Elon Musk and President Donald Trump may not agree on everything. But the willingness of Musk to continue meeting with and advising Trump, even as many other tech leaders face criticism for doing so, might actually be a smart business decision.
Shares of Musk's electric car company Tesla ( are up more than 25% so far in 2017. The stock is not far from the all-time high level it last hit in September 2014 either. )
And that's despite the fact that many investors are still worried about whether or not Tesla will be too late to market with its more affordable Model 3 car. GM ( has beaten Tesla to the punch with its new Bolt. There's also the Leaf from )Nissan (. )
What's more, some investors are nervous about Tesla's plan to buy SolarCity -- a move that would make it a bigger player in alternative energy but is a lot different from making and selling cars.
It doesn't help that SolarCity is run by two of Musk's cousins. Musk is also chairman. So it's understandable why critics would be concerned about nepotism and self-dealing.
So why has the stock done so well? Musk can thank Trump.
If the new president's policies actually boost the economy (and weaken the dollar, which also boosts oil) then there also should be stronger demand for electric cars.
For many average consumers, i.e. the ones not wealthy enough to buy a Model S or Model X but could afford a Model 3, the decision to spurn gas guzzlers in favor of a plug-in car will depend on oil prices.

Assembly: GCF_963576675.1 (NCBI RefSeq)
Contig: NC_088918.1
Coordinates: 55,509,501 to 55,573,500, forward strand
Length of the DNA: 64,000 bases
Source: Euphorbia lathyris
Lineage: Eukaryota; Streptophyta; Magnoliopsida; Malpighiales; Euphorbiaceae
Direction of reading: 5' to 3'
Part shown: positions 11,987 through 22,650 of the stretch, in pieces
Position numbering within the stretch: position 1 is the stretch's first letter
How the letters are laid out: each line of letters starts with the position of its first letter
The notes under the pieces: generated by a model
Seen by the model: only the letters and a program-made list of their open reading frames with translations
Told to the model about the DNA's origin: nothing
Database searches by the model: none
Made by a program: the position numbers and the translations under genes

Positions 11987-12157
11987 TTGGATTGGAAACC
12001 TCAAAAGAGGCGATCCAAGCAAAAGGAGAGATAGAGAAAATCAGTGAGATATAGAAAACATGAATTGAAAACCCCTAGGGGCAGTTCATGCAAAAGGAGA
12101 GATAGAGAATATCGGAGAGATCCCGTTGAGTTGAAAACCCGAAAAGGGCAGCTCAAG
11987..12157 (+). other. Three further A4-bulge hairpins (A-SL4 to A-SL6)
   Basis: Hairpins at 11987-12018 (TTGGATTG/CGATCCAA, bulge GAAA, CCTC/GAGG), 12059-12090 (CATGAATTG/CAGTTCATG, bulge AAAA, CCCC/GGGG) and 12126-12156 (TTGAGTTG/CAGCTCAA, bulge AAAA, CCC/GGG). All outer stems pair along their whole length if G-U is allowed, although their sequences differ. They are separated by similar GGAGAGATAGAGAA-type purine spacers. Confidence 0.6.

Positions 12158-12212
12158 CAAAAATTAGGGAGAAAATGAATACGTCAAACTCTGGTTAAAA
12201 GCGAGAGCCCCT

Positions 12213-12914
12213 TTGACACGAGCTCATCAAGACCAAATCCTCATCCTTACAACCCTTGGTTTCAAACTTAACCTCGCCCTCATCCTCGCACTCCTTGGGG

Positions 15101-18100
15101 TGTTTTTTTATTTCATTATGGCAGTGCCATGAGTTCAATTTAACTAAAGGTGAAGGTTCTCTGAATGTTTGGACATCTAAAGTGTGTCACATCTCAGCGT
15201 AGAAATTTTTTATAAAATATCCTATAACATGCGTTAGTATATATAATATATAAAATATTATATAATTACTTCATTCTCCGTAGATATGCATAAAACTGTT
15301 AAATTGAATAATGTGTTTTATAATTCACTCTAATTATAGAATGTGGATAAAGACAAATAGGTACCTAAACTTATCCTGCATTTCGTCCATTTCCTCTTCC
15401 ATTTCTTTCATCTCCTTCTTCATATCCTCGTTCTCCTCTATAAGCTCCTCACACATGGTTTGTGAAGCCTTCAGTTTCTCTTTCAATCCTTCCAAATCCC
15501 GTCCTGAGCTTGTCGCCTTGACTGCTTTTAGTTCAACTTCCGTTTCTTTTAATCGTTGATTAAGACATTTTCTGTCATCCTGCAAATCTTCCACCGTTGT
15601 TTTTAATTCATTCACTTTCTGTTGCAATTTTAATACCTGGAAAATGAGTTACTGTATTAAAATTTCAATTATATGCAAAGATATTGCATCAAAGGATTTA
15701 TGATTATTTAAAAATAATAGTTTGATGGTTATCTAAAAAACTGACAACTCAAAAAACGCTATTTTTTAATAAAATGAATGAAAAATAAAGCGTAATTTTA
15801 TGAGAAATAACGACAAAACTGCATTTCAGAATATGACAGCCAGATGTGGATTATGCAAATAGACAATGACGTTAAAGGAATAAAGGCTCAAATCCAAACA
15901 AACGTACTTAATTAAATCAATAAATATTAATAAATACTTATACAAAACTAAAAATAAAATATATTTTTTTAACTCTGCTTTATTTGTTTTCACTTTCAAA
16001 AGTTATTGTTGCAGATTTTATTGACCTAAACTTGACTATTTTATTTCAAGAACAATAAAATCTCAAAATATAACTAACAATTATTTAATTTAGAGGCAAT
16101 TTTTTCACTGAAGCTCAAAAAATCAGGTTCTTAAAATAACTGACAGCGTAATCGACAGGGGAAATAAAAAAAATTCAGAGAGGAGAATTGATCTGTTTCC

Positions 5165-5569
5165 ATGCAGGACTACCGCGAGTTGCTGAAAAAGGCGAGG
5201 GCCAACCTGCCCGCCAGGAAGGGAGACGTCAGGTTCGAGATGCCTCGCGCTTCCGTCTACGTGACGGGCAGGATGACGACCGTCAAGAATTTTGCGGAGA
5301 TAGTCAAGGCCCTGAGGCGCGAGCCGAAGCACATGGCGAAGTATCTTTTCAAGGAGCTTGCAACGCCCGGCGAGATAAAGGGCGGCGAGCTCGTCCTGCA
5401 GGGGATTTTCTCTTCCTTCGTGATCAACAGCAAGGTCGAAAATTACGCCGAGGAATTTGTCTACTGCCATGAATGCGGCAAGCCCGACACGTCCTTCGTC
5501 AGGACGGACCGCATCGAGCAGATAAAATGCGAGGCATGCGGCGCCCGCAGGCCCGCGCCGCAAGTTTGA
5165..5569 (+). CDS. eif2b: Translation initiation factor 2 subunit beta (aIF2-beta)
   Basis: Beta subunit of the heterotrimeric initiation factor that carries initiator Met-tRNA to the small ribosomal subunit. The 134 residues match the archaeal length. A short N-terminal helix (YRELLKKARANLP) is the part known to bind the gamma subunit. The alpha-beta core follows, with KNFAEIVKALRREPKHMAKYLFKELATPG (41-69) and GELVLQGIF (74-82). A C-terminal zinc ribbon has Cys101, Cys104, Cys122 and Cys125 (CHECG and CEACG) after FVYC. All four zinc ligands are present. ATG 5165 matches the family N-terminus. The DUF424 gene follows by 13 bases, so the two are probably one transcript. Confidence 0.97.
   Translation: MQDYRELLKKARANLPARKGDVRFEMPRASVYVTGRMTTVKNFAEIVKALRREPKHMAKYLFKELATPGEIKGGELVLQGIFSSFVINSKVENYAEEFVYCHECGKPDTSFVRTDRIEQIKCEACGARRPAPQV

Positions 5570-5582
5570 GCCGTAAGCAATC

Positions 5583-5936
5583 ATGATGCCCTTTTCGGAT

If filling up the tank becomes too costly, then an electric vehicle is the smarter economic choice.
So with that in mind, Musk's willingness to engage with Trump seems to make more sense. It also helps that Musk can tout to Trump that he has created lots of American jobs with the company's new gigafactory in Nevada.
Tesla's main manufacturing factory is also in Fremont, California. Not Mexico, China, Japan or other places outside of the U.S. that Trump has been threatening with tariffs and other tough trade talk.
So in many respects, Tesla could be considered by Trump (and Wall Street) as a more all-American car company than Detroit's Big Three.
Trump has already had Twitter feuds with GM and Ford ( over cars made in Mexico. And )Fiat Chrysler ( is technically a European company now. )
Of course, Musk doesn't see eye-to-eye with Trump on a lot of things.
Both Tesla and Musk-backed SpaceX joined more than 100 other tech companies that signed a legal brief opposing Trump's executive order that banned immigrants from seven mostly Muslim nations.
Musk also disagrees with some of Trump's assertions that climate change may not be a real thing.
But Musk has defended his decision to keep meeting with the president, arguing that the only way he can possibly change Trump's mind is to actually have a dialogue with him.
In other words, it looks like Musk wants to be -- to quote Trump's least favorite musical "Hamilton" -- in the room where it happens. And investors seem pretty pleased that Musk is there too.